...so I mixed some of it into my sour dough bread mix today. It will sit, ferment and rise overnight, and I'll bake it tomorrow afternoon.
 ~~~~~
Here is a very easy, and extremely tasty vegetable side dish you might like to make. It has no name so let's call it...

~Extremely Tasty Vegetable Side Dish~ 

Chop two cups of fresh greens. I used snow peas, runner beans, and broccoli.
Blanch them in boiling water for 1 minute.
Strain them. Don't rinse.
Mix together 1/2 tablespoon Sesame Oil, and 1 tablespoon Braggs Liquid Aminos (or low salt soy sauce), and toss the vegetables in this whilst still warm.
Toast some flaked almonds and scatter across the top. Serve immediately. Delish!
Using different fats and oils gives us a wider range of nutrients - sesame oil adds a wonderful flavour!
Healthy Hugs
Jenny
xxx

Sunday, 18 July 2010

Back in the kitchen again!

Welcome to our new home...
...it is such a calm and inviting home, a place where we can relax and step back from the busyness of life.
For more photos you can visit my Elefantz blog HERE.
A new kitchen is quite a boon for me; it's larger, brighter, and has more bench space to play on.
We are just a few doors from Lissner Park and each Saturday a local farmer brings his fruit and vegetables, along with produce from neighbouring farms, to the park to sell. Everything is wonderfully fresh, cheaper than the supermarket, and seasonal - such a blessing for us, and it's wonderful for the farmers. I'll be there with my bags every Saturday morning from now on!
Yesterday I made a big pot of chicken stock...
...and started a new batch of sour dough starter.
It will take a few days for the starter to be ready for breadmaking, but the stock was used today to make a favourite soup for the kids.
First, let me confess that my children *hate* pumpkin and avoid vegetables as much as possible. However, there is one vegetable soup they devour! My 'Spicy Chicken and Pumpkin Soup'...which really should have been named 'leftover veggies' soup because that was how it came about six years ago.

Jenny's ~Spicy Chicken and Pumpkin Soup~

To make your own chicken stock you'll need to roast a chicken, remove all the meat, and boil the bones with a tablespoon of apple cider vinegar and some basic veg such as onion, celery, carrots and parsley.
Simmer very gently for a few hours. Let it go cold, strain and discard the bones and veg, and use the stock for this soup (or freeze it for later use with other recipes).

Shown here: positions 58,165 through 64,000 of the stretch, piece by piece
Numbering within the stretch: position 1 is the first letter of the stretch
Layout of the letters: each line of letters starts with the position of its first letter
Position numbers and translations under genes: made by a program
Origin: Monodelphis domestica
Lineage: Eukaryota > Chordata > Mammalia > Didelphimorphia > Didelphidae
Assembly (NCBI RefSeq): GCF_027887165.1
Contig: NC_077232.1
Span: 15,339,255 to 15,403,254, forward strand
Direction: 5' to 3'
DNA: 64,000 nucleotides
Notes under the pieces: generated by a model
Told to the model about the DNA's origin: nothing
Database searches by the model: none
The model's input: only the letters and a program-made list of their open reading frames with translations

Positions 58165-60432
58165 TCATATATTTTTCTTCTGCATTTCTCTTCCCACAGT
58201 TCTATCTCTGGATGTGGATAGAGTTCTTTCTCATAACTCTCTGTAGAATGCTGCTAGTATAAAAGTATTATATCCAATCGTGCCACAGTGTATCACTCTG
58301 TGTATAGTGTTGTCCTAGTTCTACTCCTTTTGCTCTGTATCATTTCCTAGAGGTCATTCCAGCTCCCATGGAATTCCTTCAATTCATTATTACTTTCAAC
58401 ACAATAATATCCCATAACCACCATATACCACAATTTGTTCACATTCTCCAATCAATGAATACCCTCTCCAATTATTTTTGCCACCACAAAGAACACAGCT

Place the chicken stock into a large pot. Add an assortment of vegetables - anything you have on hand that needs to be used is great. I used corn, capsicum, carrots, onions, garlic, bok choy and zucchini.
Add to that the flesh of half a whole pumkin.
Bring to the boil and simmer for an hour.
If you have a stick blender you can blend/puree all the ingredients in the pot as I do, but if not you'll need to let the soup cool before you use a large blender for the same result.
Now add to the pureed soup - 
2 tablespoons curry paste
1 teaspoon garam masala powder
1/2 cup coconut cream
...and a cup or two of chopped chicken meat (from the chicken you roasted the day before to make stock).
Serve in deep bowls with toast, and enjoy it outside amongst the trees with someone you love. 
No leftovers.
What have you been making while I was away?
Any recipes to share?
Healthy Hugs,
Jenny

Thursday, 8 July 2010

I haven't disappeared...

...just busy with a house move! :-)
My desire to feed my family healthy fare is still strong, but we've just spent two weeks looking for a new home to rent, and today we were at last successful. We'll be packing and moving over the next week, so I'll be absent from this blog a bit longer.
I'm very excited about this move because I'll be able to grow some of my own herbs and vegetables, and my new kitchen is bright and sunny - always good for enjoying food preparation. The Nourished Kitchen course is GREAT and I am learning many new ideas; some I have already implemented in my cooking, and others I will try once we've moved.
In the meantime, we're eating our way through our freezer, and only buying what we have to (fresh fruit, milk, and veg).
I'll see you all mid July with a continued diary of my journey to health.
Healthy Hugs
Jenny